Packaged foods maker Kraft Heinz increased its earnings per share in its latest third-quarter earnings report, reflecting higher prices and sustained demand for quick at-home meal options even as consumers emerge from pandemic lockdowns.
Overall net sales declined by 1.8% to $6.3bn (£4.5bn) driven by a 4% decline in US sales. However, organic sales – which excludes sales from acquisitions within the last year – were up 1.3%.
Diluted earnings per share increased 20.4% to 59 cents per share while net income increased 23% to $736m.
Inflationary pressures and supply chain constraints have caused Kraft and several other food companies to raise prices in recent months as the companies work through these bottlenecks.
Kraft, which owns brands such as Jell-O, Oscar Myer and Velveeta, said it raised prices across its various product categories by 1.5% year over year. Management expects gross inflation effects on its basket of products to accelerate to the mid-to-high single digit range by year end 2021 and that inflation will persist at least through the first half of next year.
“When we shared Q2 results in August, the world had felt some optimism around the pandemic as vaccines continued to roll out. But supply chain disruptions, labour issues, and raw material inflation had begun to take root,” Miguel Patricio, CEO of Kraft Heinz, said in prepared remarks. “Today, all of those issues remain, and they have evolved to be more challenging not only for us, but for every company in our industry.”
Kraft’s sales soared during the worst of the pandemic as consumers stocked up on shelf-stable foods amid lockdowns.
Company management is now saying it was able to sustain the vast majority of those sales resulting in a 10% bigger business overall versus 2019.
Those gains come despite Kraft Heinz losing its partnership with McDonald’s to manufacture and distribute its McCafe coffee brand in retail stores.
At the same time, the company’s food service channel sales grew by more than 20% as restaurants return to regular business and Kraft Heinz makes inroads with new players such as ghost kitchens.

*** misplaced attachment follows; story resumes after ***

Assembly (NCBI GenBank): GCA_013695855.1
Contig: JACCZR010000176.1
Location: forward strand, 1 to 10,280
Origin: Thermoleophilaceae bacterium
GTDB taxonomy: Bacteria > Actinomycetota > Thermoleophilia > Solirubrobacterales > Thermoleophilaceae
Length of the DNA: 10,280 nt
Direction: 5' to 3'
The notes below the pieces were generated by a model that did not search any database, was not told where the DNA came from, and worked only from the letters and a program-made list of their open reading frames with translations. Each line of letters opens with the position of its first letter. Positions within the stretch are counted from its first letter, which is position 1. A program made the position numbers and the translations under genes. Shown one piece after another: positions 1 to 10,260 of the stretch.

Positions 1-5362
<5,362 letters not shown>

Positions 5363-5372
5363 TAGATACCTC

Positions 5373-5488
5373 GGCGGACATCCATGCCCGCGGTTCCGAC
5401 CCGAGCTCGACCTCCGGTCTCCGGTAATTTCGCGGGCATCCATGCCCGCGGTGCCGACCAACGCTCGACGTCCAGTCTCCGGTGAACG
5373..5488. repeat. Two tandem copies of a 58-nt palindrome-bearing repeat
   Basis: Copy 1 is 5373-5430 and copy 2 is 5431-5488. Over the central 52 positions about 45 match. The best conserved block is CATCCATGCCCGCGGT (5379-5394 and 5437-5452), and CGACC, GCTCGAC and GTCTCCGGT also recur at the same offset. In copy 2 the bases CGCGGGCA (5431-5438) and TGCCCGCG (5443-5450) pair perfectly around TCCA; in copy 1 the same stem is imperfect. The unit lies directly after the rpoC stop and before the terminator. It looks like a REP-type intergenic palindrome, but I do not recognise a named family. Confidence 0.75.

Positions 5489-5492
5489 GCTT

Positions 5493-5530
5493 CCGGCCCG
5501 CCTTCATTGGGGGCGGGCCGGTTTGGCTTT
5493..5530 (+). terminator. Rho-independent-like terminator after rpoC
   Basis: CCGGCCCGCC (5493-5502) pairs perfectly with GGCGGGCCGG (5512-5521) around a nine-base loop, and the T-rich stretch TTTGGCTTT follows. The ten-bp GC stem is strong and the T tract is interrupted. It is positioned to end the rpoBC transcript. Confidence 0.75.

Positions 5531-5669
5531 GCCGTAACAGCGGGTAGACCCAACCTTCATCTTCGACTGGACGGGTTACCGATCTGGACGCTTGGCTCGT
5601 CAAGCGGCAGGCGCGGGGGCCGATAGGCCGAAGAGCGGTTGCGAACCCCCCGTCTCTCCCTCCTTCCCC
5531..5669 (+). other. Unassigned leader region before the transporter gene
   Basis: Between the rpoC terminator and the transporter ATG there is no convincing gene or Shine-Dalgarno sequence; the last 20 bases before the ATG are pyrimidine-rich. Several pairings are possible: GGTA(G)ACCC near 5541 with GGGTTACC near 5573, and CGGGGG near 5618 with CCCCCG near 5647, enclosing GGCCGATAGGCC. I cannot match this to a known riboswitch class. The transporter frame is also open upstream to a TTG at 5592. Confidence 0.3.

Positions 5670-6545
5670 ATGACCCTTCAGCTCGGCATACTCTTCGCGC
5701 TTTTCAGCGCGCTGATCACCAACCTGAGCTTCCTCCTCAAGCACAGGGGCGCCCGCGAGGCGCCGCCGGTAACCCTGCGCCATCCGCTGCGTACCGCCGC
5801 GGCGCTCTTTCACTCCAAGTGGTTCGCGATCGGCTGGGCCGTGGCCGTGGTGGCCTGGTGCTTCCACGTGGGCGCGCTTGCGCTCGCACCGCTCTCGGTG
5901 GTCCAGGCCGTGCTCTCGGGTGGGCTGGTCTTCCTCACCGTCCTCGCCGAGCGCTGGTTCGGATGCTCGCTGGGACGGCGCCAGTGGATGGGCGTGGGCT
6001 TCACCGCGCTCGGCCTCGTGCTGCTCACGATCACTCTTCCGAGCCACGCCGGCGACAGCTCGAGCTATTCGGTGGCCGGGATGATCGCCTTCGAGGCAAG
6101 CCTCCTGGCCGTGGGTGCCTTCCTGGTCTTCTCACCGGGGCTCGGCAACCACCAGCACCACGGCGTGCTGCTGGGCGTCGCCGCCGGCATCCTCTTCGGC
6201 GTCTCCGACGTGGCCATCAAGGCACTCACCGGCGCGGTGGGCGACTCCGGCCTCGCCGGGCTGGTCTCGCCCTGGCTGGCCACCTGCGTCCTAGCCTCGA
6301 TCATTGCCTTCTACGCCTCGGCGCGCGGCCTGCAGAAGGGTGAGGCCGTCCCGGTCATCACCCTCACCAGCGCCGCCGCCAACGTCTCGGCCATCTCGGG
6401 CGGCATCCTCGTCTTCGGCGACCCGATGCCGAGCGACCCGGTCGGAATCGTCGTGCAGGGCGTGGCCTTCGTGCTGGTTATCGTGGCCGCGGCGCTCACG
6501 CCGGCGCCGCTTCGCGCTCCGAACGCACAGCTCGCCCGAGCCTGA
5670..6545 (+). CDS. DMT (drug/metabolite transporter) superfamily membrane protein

“(Our profile) shows that several pandemic-inspired cooking and eating behaviours are sticking even as mobility increases and restrictions lift,” Patricio said.
Expansion and the future
Kraft Heinz continues to be hotly debated among forecasters and analysts, and while it played up its confidence and durability amid some encouraging developments, Tuesday’s events seemed to do little to move the needle long-term.
One aspect of a conference call with investors today that offered some specificity and promise was the potential of two recent acquisitions, Turkish brand Assan and Brazilian label Hemmer. The company's International Zone president Rafael Olveira said both entities operated in strong-margin categories, and, at a cost of around $100m each, could be solid values as means to expand consumer reach globally.
Olveira said Hemmer would strengthen distribution in Brazil and that its portfolio could be leveraged to build scale in the region more quickly in both the retail and food service sectors.
“With Assan, we will not only be able to build Heinz as a bigger brand in Turkey, but we’ll have capacity to grow much faster across the Middle East,” Olveira said.
Executives from the company spoke largely in broad terms on the call, but noted that some key indicators were positive. They also said post-pandemic recovery in western Europe was strong and that they felt confident moving forward with the company’s core tenets and breadth of brands.
“Over the long term, the fact that we are driving household penetrations and repeat rates shows the strength of our portfolio and the strength of our business,” US Zone president Carlos Abrams-Rivera said on the call.
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